How Math Could Improve Life for Nearly 6 Million With Parkinson's
Huffington Post -
I'm a mathematician and am constantly amazed that the world around us can be described mathematically. All it takes is a combination of a handful of simple mathematical concepts. I'm insatiably curious, and I want to understand how things fit together, so, I get involved in many kinds of scientific problems -- everything from the changing statistics of extreme rainfall, to the behavior of life at the scale of molecules, to analyzing voice and speech recordings for forensics. But there's one project, on Parkinson's disease that has occupied me for the last seven years. I fell into it almost by accident.
It is estimated that between 4 and 6 million people worldwide have Parkinson's. Because the disease is more likely to affect older people than younger, and because the population is aging and growing, that figure is expected to rise. Parkinson's primarily affects movement, the 'classic' symptoms are uncontrollable and unwanted motion in the limbs, which looks like shaking or tremors.
I can only imagine what it is like to suffer from a neurological disease. But like so many of us, I have a friend who is affected: Jan Stripling, who used to be a virtuoso ballet dancer. I thought it particularly cruel for him to suffer from Parkinson's, having lived a life dedicated to the performance of the most elegant, controlled movements. But actually, he tells me that it is the little things we all take for granted -- such as buttoning a shirt -- that frustrate him most now.
What can I do to help? I'm not a health care professional -- so I can't help directly and I found this very frustrating. I was, however, fortunate enough to have met someone who was involved in a medical research project into Parkinson's, which had recorded the voices of around 50 people weekly. As it happens, although I don't know much about neurological disorders, I do know a lot about the voice and sound. In my PhD at Oxford, I had developed mathematical algorithms for detecting voice disorders, and when we tried these algorithms on Parkinson's voices, we were able to detect those with the disease, with around 86 percent accuracy.
So, for me, it was the chance discovery that voice is affected as much by Parkinson's as limb movements, that set me on the path of trying to detect and monitor Parkinson's using voice recordings. In collaboration with one of my students, I worked for several years and now have algorithms that, in the lab, reach around 99 percent accuracy in detecting the disease. We also know how to predict the severity of symptoms to within a few percentage points of clinical judgment.
Current symptom tests are done in a clinic. They are expensive, time-consuming, and logistically difficult. So mostly, these tests are not done outside clinical trials. Our technology could enable some radical breakthroughs, because voice-based tests can be administered remotely, and patients can do the tests themselves. Also, they are high speed, taking less than 30 seconds, and since they don't involve expert staff time, they are ultra low cost. That makes the technology massively scalable.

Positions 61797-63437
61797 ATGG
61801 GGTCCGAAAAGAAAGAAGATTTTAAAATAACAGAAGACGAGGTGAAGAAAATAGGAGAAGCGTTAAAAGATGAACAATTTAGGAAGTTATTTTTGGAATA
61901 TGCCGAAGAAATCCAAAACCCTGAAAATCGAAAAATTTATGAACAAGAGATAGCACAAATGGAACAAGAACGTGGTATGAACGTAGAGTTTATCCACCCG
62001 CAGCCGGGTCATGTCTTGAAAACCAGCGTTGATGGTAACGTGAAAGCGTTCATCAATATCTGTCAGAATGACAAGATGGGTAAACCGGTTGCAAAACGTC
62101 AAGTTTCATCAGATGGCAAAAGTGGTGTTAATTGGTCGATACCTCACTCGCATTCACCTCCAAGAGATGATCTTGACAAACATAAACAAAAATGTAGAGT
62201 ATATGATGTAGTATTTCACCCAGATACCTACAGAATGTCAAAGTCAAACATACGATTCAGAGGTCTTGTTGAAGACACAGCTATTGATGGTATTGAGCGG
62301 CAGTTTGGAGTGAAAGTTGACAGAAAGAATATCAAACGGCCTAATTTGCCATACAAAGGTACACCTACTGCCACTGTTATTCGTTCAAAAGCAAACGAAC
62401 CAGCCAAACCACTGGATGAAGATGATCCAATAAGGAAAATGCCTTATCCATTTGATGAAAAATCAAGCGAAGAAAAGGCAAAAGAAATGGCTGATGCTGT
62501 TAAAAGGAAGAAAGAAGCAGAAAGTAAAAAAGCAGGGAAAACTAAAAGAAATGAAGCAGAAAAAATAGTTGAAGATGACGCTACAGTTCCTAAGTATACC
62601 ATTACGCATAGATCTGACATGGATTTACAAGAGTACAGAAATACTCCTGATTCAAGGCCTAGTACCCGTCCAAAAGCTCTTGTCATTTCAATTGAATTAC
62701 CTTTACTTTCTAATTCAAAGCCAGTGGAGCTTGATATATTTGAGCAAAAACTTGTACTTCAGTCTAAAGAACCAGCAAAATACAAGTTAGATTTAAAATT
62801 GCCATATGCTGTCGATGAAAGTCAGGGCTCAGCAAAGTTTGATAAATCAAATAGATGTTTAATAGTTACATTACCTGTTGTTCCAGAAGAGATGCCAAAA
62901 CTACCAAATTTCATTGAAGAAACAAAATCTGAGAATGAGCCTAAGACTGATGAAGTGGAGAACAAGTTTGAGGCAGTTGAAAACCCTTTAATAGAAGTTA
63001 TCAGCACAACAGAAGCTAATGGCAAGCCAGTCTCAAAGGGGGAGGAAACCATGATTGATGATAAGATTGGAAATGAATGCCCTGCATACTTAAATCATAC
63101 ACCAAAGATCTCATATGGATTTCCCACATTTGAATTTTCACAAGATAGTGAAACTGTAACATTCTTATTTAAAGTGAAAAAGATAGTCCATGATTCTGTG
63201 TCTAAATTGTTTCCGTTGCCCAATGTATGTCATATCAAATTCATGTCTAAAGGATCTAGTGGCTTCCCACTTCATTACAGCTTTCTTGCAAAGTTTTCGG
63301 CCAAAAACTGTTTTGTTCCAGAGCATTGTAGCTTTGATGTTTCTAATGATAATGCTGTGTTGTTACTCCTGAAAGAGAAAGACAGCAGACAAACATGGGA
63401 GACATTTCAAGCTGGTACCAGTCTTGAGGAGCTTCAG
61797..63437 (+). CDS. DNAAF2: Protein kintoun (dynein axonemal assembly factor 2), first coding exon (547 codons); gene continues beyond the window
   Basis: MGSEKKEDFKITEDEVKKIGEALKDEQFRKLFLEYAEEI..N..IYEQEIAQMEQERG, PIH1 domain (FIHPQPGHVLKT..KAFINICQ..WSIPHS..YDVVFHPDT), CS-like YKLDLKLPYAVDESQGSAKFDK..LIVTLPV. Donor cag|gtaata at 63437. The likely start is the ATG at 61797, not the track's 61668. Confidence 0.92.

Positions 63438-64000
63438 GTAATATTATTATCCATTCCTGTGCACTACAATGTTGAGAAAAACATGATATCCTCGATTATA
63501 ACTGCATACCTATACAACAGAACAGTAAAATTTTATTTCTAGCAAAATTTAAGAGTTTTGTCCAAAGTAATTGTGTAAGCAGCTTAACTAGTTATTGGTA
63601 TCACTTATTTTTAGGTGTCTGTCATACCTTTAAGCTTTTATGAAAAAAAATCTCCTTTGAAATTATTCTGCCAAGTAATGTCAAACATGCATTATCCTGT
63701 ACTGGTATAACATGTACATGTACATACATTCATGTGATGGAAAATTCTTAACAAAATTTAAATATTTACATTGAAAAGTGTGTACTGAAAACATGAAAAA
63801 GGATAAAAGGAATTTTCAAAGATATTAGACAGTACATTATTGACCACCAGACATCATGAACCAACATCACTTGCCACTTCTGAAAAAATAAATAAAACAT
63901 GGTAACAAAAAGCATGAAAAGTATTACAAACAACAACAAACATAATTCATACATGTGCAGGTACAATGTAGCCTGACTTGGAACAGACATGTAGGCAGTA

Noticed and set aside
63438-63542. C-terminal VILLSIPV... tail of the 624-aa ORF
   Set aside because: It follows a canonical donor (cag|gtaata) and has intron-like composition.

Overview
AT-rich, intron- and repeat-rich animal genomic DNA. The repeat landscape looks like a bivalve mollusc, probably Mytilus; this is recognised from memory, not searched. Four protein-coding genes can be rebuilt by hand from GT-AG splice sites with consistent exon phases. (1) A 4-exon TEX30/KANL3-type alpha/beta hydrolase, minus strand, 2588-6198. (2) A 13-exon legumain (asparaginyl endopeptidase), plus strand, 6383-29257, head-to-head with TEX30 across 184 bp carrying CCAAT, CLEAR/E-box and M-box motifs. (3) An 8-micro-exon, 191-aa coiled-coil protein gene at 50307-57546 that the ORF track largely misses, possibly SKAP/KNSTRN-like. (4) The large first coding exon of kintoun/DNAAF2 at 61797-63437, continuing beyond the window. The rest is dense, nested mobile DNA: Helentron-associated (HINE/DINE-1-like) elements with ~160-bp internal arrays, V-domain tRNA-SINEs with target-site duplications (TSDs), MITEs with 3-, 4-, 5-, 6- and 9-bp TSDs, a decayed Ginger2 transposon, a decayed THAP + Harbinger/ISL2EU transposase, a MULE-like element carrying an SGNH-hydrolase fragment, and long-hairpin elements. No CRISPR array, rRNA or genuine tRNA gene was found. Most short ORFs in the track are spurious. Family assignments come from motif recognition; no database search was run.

There are many areas of medical practice and research where we think this could have an impact -- for example, reducing the need to visit the clinic to find out how the disease is progressing. We could do high-frequency monitoring for individualized treatment decisions. This might allow clinicians to optimize drug timing and dosage. For clinical trials, we could do cost-effective mass recruitment for new treatments. By recruiting very large numbers into trials we could help speed up the search for a cure. And finally, this could enable population-scale screening programs, that might allow us to search for 'biomarkers' that show early signs of the disease before the damage done is irreparable.
Recently, we set up the Parkinson's Voice Initiative with the aim of collecting 10,000 voices from across the world, using the standard telephone network. We wanted to test the technology outside the lab. We had a massive public response, quickly reaching the target in just a few months.
This incredible and unique dataset will tell us whether it is possible to use something as ubiquitous as the telephone to detect and monitor the disease. This now becomes a 'big data' analysis problem, and until the analysis is done, we can't know for sure if it will work. But if it does, we would have the technology to check out some 75 percent of the world's population at a negligible cost.
This analysis problem is already raising many new mathematical challenges that require me to design new algorithms. And as always, I'm finding that these algorithms have uses outside Parkinson's and biomedicine. One particularly fascinating application is the detection of extrasolar planets -- that is, planets circling other stars.
One way to detect these planets is to monitor the brightness of the host star: when the planet passes through the line of sight, it dims slightly, and this dimming is very good evidence for the existence of planet. But the brightness signal is extremely noisy, so, removing the noise requires specialized mathematical algorithms. It turns out that these algorithms have a lot in common with those used to analyze voice signals in Parkinson's!
This is the pattern I find in my mathematical research: a particular problem requires a mathematical solution, and I find that I already have a useful algorithm in my 'algorithm toolbox.' The goal of my research, then, is to discover ways to adapt those mathematical tools to help solve new problems. This process has extraordinary depth and is always fascinating.
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